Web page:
First, the ACPT . . . it was awesome! I had so much fun meeting, reuniting with, and talking to everybody! The litzer get-together on Friday afternoon was more sparsely attended than I'd expected, since quite a few people had their flights delayed by the bad weather in New York. Still, several litzers were able to stop by, and we made it through at least some of the Oreos (though I brought back an unopened package on the plane!). I met up with other litzers later; all told, there were 15 litzers (including me) at the ACPT—Howard Barkin, Peter Broda, Joe Cabrera, Andrew Feist, Vic Fleming, Mangesh Ghogre, Angela Halsted, Jeffrey Harris, Jeffrey Krasnick (wearing his Pre-Shortzian Puzzle Project T-shirt!), Andrew Laurence, Parker Lewis, Tom Pepper, Doug Peterson, and Brad Wilber! (If I've left anyone out, please let me know—it was all a whirlwind!) I'll be sure to schedule any future litzer parties for sometime later that weekend so everyone will have arrived. Here are a few litzer photos:
|Jeffrey Krasnick in his Pre-Shortzian Puzzle Project T-shirt|
On Friday night, I gave a short talk about the Pre-Shortzian Puzzle Project—you can see a video of it below (or here on YouTube)—just click on the arrow to play it. (Warning: The video is a bit shaky at first, but it gets better quickly.)
In the video, I mention a flyer with a Will Weng–edited puzzle. Unfortunately, because of a mix-up, that wasn't available, but if you'd like to try your hand at the amazing Dorothea E. Shipp 23 x 23 puzzle "Every Which Way" that was on the back of the flyer, I've posted it on Scribd, and you can download it here. I'll post the solution next week.
You can see more ACPT photos and videos (as well as lots of interesting results!) by scrolling down on the official tournament Web site here.
In other news, I'm delighted to report that Twenty Under Thirty is now available! Twenty Under Thirty is a collection of crosswords edited by Ben Tausig and written by twenty constructors under the age of thirty, including three litzers—Peter Broda, me, and Alex Vratsanos! A PDF of the book is $5 and will be e-mailed to you; to order a copy, click here.
Finally, even with all the events of this past week, the litzing continued! On Sunday, Mark Diehl sent in 13 puzzles and put us over 8,400 on the litzing thermometer—at this rate, I think there's a chance we'll be finished with all the litzing (though not all the proofreading!) within the next year or so! Thanks again, everybody!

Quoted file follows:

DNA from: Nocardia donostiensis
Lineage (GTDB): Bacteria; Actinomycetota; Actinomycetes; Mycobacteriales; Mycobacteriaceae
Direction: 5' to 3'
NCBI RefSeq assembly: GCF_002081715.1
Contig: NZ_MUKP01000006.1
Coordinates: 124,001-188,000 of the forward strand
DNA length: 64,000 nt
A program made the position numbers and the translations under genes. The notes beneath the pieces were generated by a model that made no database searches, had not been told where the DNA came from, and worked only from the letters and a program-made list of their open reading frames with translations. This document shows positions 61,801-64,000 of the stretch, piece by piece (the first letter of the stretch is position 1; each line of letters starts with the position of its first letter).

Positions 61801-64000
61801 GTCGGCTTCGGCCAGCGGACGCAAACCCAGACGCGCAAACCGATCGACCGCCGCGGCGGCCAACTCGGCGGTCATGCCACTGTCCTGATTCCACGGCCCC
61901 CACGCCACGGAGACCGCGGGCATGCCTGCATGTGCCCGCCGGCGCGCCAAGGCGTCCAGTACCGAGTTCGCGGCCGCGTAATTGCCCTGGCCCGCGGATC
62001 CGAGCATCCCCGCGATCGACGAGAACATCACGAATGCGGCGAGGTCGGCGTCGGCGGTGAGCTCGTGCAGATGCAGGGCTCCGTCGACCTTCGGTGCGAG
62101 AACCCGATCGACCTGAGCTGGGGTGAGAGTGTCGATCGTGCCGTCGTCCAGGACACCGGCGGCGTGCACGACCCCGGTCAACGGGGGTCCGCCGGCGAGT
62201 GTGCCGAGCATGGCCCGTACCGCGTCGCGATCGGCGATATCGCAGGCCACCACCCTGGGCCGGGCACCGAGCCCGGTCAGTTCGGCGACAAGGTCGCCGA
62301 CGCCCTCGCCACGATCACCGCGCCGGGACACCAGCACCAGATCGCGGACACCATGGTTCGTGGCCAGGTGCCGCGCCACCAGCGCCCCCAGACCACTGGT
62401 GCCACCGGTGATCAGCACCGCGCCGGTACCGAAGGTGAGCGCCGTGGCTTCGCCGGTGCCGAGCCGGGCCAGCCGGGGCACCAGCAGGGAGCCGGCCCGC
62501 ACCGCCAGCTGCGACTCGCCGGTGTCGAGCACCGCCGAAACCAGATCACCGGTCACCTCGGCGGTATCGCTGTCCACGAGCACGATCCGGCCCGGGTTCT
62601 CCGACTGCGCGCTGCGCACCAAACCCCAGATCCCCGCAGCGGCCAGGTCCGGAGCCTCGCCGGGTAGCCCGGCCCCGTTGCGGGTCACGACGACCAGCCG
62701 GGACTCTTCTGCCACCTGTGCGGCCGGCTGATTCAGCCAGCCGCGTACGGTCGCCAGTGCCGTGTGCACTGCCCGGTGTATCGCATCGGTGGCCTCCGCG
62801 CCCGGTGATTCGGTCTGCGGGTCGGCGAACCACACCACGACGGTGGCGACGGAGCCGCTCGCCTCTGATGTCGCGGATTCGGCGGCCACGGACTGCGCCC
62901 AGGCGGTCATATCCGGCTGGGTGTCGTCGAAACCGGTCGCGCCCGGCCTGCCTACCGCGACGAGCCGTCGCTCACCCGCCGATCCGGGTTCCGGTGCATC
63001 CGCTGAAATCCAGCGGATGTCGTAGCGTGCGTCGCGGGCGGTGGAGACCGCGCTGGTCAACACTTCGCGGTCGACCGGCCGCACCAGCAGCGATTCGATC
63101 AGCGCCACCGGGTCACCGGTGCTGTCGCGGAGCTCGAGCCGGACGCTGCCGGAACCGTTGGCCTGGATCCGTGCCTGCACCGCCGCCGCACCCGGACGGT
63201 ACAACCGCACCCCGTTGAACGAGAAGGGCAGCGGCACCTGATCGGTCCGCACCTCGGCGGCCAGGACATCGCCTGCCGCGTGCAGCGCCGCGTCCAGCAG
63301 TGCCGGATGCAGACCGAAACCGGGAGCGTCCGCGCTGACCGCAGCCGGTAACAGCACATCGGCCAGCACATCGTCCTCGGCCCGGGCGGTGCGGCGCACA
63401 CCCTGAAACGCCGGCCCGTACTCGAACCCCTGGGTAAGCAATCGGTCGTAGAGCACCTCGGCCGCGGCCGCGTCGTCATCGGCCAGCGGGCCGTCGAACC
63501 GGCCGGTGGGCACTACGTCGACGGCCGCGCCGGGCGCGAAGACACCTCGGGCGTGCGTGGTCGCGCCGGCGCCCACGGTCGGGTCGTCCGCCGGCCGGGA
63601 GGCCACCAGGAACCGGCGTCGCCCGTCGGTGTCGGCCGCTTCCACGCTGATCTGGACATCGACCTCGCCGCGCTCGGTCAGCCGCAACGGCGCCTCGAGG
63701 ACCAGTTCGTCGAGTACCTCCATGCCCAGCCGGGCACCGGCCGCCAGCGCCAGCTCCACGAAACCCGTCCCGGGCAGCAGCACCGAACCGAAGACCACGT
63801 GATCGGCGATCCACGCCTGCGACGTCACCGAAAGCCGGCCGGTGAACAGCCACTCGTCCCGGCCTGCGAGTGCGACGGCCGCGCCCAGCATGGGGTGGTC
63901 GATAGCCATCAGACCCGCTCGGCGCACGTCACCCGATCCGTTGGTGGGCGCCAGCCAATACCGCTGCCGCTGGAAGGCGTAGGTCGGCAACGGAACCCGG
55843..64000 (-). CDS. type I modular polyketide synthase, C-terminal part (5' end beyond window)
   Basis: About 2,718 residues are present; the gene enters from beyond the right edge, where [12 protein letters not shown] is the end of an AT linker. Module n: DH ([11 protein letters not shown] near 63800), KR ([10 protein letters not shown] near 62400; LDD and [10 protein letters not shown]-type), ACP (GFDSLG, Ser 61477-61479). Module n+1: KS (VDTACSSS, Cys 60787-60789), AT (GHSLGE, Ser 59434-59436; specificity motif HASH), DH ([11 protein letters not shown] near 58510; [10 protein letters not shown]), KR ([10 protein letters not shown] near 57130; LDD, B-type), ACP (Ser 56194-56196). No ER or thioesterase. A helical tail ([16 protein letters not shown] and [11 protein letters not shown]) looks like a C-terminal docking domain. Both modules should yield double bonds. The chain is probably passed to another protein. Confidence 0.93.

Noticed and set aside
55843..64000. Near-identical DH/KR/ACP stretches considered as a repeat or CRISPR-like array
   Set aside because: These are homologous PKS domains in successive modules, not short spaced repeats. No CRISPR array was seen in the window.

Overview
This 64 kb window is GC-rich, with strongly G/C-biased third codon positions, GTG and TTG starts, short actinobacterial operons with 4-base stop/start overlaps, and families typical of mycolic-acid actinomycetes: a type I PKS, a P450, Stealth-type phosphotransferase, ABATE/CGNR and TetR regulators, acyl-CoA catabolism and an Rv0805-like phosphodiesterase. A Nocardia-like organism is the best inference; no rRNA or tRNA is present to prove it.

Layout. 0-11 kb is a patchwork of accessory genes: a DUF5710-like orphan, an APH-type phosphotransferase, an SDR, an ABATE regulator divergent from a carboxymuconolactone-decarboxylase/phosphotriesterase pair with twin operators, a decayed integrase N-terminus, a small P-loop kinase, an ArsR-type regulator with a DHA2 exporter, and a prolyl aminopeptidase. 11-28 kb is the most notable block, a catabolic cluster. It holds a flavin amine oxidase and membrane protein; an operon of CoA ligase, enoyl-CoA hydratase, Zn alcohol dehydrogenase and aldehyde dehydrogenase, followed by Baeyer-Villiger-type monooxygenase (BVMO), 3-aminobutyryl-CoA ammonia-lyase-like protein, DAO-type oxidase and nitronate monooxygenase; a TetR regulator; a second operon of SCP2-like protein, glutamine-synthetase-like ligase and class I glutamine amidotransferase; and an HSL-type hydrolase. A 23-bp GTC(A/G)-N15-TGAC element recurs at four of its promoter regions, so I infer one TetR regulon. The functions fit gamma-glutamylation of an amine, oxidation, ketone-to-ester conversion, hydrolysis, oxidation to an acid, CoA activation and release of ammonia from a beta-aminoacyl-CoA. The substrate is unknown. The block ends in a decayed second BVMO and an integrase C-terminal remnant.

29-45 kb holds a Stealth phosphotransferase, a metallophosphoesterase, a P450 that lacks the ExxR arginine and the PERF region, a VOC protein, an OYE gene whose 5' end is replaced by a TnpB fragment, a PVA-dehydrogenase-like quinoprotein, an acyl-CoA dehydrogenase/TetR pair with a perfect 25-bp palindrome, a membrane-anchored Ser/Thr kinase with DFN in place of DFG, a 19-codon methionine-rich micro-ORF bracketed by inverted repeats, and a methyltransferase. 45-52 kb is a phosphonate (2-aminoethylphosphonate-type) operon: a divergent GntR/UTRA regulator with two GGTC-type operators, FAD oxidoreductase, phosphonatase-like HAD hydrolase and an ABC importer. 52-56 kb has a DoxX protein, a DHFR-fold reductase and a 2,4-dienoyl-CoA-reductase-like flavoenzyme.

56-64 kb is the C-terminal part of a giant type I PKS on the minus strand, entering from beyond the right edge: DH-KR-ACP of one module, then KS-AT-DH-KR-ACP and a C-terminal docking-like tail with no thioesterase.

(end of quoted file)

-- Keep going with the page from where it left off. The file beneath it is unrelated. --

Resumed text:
In honor of Joe Krozel's amazing 18-blocker that will appear in tomorrow's New York Times, today's featured puzzle has the lowest block count I've seen so far in a pre-Shortzian puzzle: 23. XWord Info lists just 7 puzzles that contain 23 blocks, all of which were published in the Shortz era when computer software was available.
This lovely Maleska-edited puzzle, which was constructed by Adelyn Lewis and litzed by Jeffrey Krasnick, was originally published on January 13, 1979. The fill is almost junk-free, and the constructor even managed to throw in a repeated prefix theme consisting of four intersecting 15-letter entries—wow! The fill's highlights include ARSONIST, DEEP-SET, and BAD TIMES (cleverly clued as "Depressions and recessions"). The partial DE SACS and the French TAVERNE aren't my favorites, but they're a small price to pay for an otherwise brilliant, ahead-of-its-time puzzle! The answer grid (with highlighted theme entries) can be seen below:
I can imagine that many solvers took offense at the entry WETBACK, which appeared in the May 27, 1986, puzzle by Burns (first name unknown) that was recently litzed by Bob Jones. Maleska's clue for WETBACK was simply "Illegal border crosser." However, I also encountered the entry WETBACK (at 1-Across) in the May 7, 1951, puzzle by Jack Luzzatto, which was recently litzed by yours truly. I couldn't believe that Margaret Farrar published the clue "Mexican smuggled over the Rio Grande"! The breakfast test must have had a very different meaning back in 1951.
On a more positive note, I saw a very clever clue for ANT in the March 24, 1951, puzzle by Harold T. Bers, which I also litzed: "Small red socialist." This clue was not only very current but also exceedingly clever for its time. Bravo, Mr. Bers! Below is a picture of a red ant:
|Image courtesy of Southern Fire Ant Control.|